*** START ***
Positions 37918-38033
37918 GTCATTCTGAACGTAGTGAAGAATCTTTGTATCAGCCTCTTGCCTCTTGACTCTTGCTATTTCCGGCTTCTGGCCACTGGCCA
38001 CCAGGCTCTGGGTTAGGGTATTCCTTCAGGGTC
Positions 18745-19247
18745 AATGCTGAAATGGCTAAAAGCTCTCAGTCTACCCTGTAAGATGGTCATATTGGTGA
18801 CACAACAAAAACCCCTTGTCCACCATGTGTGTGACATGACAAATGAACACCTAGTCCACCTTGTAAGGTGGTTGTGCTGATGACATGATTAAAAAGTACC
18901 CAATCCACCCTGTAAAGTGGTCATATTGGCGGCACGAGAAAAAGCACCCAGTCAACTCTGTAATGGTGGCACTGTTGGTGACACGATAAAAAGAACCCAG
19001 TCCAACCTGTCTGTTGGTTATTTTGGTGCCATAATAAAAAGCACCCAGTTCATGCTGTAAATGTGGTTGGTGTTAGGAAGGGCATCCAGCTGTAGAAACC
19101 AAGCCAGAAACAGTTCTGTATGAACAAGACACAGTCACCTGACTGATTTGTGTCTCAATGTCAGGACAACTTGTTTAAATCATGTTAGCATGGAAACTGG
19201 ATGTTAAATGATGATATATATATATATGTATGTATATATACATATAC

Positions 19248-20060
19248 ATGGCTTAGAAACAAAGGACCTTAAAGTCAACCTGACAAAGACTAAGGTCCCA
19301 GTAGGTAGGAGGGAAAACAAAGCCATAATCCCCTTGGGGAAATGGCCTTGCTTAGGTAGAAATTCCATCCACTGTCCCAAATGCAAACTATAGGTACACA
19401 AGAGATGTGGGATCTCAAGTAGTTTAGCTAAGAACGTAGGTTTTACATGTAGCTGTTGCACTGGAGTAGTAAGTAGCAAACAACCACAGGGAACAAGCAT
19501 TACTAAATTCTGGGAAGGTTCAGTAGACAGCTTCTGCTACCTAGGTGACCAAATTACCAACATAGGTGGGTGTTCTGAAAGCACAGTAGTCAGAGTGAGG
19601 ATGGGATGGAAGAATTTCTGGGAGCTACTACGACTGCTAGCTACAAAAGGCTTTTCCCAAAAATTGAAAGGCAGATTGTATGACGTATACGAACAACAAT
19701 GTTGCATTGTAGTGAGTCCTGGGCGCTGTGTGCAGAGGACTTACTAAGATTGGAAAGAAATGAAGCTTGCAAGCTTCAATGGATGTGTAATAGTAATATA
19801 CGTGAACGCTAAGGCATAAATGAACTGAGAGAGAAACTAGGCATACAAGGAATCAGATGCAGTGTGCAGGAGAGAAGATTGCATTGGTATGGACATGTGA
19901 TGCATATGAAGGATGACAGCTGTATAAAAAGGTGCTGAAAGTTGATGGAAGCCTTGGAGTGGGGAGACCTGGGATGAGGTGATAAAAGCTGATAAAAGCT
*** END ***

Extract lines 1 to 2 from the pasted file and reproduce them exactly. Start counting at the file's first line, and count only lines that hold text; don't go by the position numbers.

Positions 37918-38033
37918 GTCATTCTGAACGTAGTGAAGAATCTTTGTATCAGCCTCTTGCCTCTTGACTCTTGCTATTTCCGGCTTCTGGCCACTGGCCA